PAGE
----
''Who Wants to Marry a Multi-Millionaire,'' ''Clerks,'' and soap opera story lines made news March 17, 2000

By Dan Snierson and Lynette Rice
Updated March 17, 2000 at 05:00 AM EST


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Sharing the Wealth
It’s the game show that keeps on giving: Who Wants to Be a Millionaire not only provided ABC with a February sweeps win — it took up 18 percent of the schedule — but it even injected some growth hormones into the competition. Four of this season’s most watched episodes of Fox’s The X-Files and UPN’s Smackdown! have aired in head-to-head competition with Reege, and CBS’ JAG earned its best-ever adults 18-49 performance against an hour-long Millionaire on Feb. 15. ”Basically more people are tuning in,” says media analyst Bill Croasdale. ”They’re tuning into Millionaire and are then saying, ‘Let’s see what’s on other channels,’ and getting wrapped up in JAG‘s story line.” A CBS exec has another theory on the success of that Australian-based JAG episode: ”Catherine Bell in a bikini didn’t hurt.”

Sore ‘Clerks’
When ABC announced that Kevin Smith’s ”midseason” animated sitcom based on his feature, Clerks, wouldn’t debut until May 31, the filmmaker didn’t play Silent Bob — he took out his frustration on his The View Askewniverse website. (See: ”How we got f—ed by ABC. Hard.”) Now Smith tells EW that he regrets taking ABC’s six-episode commitment: ”It just burns my ass because we had other places we could have gone. UPN offered us 13 episodes on the air.” ABC defends the shuffle, pointing to the summer success of Millionaire, but Smith isn’t satisfied. ”I’ve discussed [with Clerks’ production company Miramax] the possibility of buying it back and releasing it as a feature,” he says. ”The idea of taking a movie and turning it into a cartoon that never airs on TV but instead [becomes a] movie — that’d be trippy.”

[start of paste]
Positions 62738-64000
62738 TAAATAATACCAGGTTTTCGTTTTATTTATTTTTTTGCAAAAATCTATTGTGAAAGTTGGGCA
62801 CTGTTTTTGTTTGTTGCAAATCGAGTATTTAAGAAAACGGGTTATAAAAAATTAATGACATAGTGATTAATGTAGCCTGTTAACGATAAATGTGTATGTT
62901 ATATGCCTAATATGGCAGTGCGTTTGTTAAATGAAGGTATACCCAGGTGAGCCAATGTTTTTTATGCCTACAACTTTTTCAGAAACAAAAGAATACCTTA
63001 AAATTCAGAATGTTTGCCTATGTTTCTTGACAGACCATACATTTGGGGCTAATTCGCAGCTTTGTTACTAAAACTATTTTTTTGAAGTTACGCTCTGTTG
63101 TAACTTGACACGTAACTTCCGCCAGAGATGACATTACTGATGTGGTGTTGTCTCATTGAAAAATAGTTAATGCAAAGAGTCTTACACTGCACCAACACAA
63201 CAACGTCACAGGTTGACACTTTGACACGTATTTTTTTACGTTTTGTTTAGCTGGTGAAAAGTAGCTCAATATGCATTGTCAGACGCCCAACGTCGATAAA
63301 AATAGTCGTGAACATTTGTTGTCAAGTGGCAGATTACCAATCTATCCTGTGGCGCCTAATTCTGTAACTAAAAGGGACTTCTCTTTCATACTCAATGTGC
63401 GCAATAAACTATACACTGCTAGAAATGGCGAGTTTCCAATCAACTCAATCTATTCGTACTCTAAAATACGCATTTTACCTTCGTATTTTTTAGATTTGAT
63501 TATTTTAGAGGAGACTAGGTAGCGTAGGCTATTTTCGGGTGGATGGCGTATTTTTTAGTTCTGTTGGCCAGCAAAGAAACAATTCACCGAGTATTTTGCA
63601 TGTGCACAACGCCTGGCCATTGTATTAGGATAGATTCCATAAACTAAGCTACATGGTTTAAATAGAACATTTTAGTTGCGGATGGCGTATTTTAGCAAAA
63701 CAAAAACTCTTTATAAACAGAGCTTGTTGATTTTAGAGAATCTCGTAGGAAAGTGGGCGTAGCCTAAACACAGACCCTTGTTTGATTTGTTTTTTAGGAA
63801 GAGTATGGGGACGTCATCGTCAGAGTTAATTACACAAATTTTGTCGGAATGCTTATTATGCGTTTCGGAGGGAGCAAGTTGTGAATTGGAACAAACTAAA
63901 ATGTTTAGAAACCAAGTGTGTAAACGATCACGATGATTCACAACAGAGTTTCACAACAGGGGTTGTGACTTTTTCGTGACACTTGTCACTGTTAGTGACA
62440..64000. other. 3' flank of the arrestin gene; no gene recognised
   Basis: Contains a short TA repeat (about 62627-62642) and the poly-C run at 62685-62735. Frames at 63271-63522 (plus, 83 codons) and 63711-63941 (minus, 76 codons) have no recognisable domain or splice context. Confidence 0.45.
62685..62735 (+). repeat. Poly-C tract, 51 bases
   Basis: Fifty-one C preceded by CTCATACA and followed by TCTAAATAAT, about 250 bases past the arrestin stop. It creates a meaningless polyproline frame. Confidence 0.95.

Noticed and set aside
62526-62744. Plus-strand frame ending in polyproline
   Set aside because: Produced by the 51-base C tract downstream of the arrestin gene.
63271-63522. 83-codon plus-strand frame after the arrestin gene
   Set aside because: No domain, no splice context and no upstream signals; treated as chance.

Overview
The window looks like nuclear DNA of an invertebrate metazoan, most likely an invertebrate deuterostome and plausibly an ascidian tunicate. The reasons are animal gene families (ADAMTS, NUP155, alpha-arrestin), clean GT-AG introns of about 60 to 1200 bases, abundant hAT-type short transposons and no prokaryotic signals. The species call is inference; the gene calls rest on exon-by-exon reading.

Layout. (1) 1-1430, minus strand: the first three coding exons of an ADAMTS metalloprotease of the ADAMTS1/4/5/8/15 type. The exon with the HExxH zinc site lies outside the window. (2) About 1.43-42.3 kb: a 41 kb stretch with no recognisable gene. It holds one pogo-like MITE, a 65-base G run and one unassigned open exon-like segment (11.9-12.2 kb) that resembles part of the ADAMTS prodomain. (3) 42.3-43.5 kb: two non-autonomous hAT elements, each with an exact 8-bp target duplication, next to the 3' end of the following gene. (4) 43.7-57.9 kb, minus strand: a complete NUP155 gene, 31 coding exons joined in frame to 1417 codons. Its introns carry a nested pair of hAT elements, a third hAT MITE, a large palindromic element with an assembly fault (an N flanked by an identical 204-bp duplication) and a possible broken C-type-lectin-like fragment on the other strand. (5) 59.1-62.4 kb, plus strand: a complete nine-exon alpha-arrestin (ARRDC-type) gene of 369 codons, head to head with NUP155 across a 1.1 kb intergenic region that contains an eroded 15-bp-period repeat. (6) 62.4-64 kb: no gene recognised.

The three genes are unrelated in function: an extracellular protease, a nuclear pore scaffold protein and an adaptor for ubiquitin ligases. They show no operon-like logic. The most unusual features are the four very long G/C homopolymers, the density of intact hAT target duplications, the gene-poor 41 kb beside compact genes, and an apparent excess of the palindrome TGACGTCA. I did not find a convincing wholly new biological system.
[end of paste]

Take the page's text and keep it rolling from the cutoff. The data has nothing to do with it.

Fast Acting
As soap operas continue to lose their suds — ABC and CBS are averaging a seven percent drop among women 18-54, while NBC is down a whopping 16 percent — demo leader ABC is scrambling to make sure its daytime bubble doesn’t burst. Hoping to assuage fans who are tired of waiting eons for story lines to climax (One Life to Live viewers have yet to learn who knocked up Nora Buchanan two years ago), the net is taking a page from Mexican telenovelas, which resolve plots within two to three months before firing up again with new actors and stories. The near-instant-gratification operation begins this year on Port Charles; a team of writers will write four-week story arcs featuring guest stars and new faces who’ll be integrated among the vets. ”It’s not about the destination, it’s about the journey,” says ABC’s head of daytime, Angela Shapiro. ”Still, we need to come up with [quicker] stories that have a beginning, middle, and end.” Just think how many more husbands Erica Kane can score.


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  • 92 minutes
  • Kevin Smith